According to the Winona Daily News , fewer young criminals are being incarcerated causing many state institutions to close. The reason for the closing is lower juvenile arrests, softer treatment policies and of course state budgets.
In Ohio, the number of juvenile offenders is nearly half over the last two years. This has caused the closing of three facilities. California has closed a youth institution near Los Angeles that has operated for nearly 115 years. In Texas a facility is closing, that was once a World War II era training base.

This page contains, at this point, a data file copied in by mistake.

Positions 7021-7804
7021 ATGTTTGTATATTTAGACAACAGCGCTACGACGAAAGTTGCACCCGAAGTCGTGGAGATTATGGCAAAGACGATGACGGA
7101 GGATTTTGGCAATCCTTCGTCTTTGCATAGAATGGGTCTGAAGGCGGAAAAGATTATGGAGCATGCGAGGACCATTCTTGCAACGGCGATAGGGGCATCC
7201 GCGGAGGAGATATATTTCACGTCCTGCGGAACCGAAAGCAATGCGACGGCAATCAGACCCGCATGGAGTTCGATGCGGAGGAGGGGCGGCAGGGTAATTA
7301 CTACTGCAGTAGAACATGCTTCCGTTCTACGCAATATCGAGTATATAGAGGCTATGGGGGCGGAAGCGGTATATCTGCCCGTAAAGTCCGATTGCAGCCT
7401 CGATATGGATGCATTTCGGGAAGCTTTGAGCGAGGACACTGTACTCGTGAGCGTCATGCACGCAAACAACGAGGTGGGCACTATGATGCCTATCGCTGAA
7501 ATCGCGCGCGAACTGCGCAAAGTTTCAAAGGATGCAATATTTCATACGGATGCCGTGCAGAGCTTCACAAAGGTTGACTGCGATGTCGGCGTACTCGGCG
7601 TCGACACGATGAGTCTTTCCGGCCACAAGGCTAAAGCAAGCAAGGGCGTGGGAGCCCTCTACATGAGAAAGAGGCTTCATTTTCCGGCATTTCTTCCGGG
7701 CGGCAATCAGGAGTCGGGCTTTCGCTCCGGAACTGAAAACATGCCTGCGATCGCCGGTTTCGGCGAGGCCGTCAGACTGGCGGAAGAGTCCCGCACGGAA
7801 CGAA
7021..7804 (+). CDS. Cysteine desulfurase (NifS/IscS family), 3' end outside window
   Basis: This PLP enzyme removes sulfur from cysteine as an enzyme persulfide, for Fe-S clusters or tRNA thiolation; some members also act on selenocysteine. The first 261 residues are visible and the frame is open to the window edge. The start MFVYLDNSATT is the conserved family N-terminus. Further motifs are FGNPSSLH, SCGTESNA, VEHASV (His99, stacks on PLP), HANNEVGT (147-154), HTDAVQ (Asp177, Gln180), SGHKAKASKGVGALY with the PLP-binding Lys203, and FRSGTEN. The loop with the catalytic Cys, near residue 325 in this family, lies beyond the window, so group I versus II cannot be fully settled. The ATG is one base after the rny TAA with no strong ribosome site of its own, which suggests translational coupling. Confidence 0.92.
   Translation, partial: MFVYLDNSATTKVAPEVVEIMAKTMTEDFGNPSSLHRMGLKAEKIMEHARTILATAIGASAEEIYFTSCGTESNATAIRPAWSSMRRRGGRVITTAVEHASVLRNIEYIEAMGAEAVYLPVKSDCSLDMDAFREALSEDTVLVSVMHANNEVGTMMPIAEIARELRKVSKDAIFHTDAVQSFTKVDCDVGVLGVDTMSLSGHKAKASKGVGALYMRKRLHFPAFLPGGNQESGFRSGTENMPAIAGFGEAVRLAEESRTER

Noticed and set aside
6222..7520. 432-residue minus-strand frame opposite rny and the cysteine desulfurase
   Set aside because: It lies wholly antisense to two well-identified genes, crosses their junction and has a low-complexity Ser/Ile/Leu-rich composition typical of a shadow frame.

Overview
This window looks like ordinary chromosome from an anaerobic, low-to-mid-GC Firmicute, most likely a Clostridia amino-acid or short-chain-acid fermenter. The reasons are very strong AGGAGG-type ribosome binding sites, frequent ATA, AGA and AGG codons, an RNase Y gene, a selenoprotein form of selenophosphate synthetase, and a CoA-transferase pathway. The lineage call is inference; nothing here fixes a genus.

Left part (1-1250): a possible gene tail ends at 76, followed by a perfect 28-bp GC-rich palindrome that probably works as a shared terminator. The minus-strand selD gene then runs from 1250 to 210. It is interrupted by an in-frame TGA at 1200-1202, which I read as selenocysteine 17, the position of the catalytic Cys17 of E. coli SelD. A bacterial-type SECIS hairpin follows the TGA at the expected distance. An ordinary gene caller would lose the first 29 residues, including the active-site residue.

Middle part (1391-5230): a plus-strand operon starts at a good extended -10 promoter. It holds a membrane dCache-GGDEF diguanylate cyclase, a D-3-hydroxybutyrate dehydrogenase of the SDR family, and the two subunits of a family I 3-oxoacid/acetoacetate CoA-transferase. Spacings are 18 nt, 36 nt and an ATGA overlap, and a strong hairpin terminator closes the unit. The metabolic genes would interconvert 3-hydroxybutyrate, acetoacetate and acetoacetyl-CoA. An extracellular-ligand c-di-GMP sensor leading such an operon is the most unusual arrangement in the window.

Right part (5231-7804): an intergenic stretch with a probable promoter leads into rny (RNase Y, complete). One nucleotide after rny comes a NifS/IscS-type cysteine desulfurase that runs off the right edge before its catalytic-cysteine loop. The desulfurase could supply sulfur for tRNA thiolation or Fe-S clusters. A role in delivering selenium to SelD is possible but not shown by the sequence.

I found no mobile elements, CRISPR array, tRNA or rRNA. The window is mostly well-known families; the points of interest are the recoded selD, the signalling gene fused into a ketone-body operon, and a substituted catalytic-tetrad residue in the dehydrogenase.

The juvenile arrest rate has dropped 33 percent between 1997 and 2008 according to the latest U.S. Justice Department data. Justice Department also reported that the number of juvenile offenders declined 26 percent between 2000 and 2008, from about 109,000 to 80,000.
In Wisconsin, state corrections officials are considering closing the Ethan Allen School, a former tuberculosis sanitarium near Wales, about 25 miles west of Milwaukee. The school’s population has dropped from 460 in 1998 to 195 in May.
Criminologists aren’t sure why fewer kids are getting in trouble. Some believe more kids are avoiding drug trafficking. Others think programs such as group homes, halfway houses and after-school tutoring closer to kids’ homes have reduced recidivism.